Using Mistake As A Criminal Defense
In most cases, you can't just claim that "it was a mistake" and get away with a criminal act. However, there are two ways in which you can use mistake as a criminal defense; here are they:
Mistake of Fact
A mistake of fact occurs when you misunderstand something, and the misunderstood fact wipes out one of the elements of the crime you have been accused of committing. Consider the example of theft, which is proven by these elements:
- You intentionally took a property without having the permission to do so
- The property did not belong to you
- You moved the property from where it was or where the owner intended it to be
- You did not intend to return the property
An honest mistake that negates one of these elements may be viewed as a mistake of fact may be your defense to the theft charges. For example, if you took a smartphone that was not yours but you believed that it was yours because you own a similar model.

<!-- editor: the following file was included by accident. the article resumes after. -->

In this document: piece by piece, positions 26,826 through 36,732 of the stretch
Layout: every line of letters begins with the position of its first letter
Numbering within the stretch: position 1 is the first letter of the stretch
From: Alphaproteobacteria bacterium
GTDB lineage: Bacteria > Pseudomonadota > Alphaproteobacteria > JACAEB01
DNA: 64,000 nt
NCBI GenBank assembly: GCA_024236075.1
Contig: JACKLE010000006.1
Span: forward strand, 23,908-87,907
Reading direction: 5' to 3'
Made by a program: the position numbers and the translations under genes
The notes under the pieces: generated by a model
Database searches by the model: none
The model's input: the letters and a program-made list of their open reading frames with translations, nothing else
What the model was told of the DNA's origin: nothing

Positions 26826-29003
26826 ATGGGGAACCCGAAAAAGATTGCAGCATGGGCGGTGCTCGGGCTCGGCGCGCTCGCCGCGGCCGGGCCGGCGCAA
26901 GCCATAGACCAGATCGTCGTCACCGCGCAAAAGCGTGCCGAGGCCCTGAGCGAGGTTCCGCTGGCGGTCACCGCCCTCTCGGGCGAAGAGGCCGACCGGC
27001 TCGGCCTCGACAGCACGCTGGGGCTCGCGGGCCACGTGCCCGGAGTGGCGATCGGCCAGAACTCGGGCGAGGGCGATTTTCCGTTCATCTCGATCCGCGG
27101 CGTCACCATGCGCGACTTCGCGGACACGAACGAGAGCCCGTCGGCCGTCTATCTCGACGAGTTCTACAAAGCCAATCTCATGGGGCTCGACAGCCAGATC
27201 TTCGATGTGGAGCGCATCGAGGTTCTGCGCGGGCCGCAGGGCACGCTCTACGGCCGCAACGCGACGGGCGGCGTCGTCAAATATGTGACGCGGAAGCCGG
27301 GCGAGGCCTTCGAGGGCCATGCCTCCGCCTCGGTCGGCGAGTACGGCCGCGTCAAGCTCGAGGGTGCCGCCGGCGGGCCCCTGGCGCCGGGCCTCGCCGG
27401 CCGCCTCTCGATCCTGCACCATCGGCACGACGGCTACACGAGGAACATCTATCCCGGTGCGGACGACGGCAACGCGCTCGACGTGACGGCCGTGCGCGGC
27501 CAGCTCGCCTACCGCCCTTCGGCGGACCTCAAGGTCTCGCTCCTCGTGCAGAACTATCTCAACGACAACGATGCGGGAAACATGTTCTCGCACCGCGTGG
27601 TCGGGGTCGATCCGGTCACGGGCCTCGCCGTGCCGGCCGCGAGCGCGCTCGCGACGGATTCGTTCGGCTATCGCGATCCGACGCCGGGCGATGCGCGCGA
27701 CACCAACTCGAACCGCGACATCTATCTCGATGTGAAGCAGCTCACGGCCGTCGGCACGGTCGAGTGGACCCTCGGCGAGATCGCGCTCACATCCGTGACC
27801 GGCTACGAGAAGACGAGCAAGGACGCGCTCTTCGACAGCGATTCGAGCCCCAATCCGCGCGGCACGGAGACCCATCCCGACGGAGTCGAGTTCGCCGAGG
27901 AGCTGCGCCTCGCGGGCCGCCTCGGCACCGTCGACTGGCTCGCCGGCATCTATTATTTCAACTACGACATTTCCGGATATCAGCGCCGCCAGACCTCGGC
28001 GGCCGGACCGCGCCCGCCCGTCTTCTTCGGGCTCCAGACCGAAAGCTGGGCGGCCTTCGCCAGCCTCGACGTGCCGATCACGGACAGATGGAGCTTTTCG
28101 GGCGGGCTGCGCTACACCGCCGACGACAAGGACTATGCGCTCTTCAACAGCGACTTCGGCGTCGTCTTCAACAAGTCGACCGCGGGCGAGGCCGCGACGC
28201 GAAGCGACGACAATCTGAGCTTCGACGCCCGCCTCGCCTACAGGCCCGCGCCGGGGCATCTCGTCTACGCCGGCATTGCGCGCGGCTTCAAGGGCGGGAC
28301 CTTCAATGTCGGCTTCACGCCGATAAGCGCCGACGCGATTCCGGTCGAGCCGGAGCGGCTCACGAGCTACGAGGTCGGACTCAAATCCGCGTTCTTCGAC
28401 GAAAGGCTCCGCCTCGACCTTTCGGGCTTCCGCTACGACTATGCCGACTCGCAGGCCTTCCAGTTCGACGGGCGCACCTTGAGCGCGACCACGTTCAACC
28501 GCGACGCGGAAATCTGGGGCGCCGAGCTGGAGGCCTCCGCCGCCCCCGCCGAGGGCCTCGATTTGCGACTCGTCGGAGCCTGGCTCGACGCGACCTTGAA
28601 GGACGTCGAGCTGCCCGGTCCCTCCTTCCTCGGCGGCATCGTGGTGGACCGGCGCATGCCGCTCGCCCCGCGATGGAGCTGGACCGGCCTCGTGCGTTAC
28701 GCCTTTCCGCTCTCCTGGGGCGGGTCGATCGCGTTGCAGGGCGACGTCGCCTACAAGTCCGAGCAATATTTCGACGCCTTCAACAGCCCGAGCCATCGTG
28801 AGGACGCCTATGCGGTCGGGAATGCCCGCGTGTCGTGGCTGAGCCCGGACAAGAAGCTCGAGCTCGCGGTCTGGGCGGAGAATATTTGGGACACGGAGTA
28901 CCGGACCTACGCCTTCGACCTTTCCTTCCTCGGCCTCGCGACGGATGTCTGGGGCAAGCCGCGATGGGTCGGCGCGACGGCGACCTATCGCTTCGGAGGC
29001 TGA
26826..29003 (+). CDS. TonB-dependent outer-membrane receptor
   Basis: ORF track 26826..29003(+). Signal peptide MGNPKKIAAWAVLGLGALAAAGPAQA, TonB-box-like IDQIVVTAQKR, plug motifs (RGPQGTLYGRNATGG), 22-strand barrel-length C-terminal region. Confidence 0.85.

Note that the mistake must be honest and reasonable for it to be of any help to you during your defense. For example, if you have been charged with stealing a 10-inch tablet, there is no way you can get away with claiming that you believed the 10inch tablet was your 5inch phone, such a claim is totally unreasonable.
Mistake of Law
A mistake of law occurs when you committed an act that you did not know was illegal because you were ignorant of or misunderstood an existing law. As you can imagine, it is up to you to understand the laws of every jurisdiction you are in so claiming that you were ignorant of a law usually doesn't help in most situations, but there are a few situations in which it helps. Here are some of those situations:
- If the law in question has not been published
- If the law has been overruled, overturned or deemed unconstitutional
- If the law was improperly interpreted by a judicial officer
A fitting example is when you have been charged with DUI (driving under the influence) but you were arrested while relaxing in your car in your driveway, and there is no written law that says you can't be in your car while intoxicated on your property.
Do you feel any of the above defenses can work for your situation? Consult a criminal defense lawyer to assess your case and help you with the best defense. To learn more, contact a law firm like McFarland & Masters LLC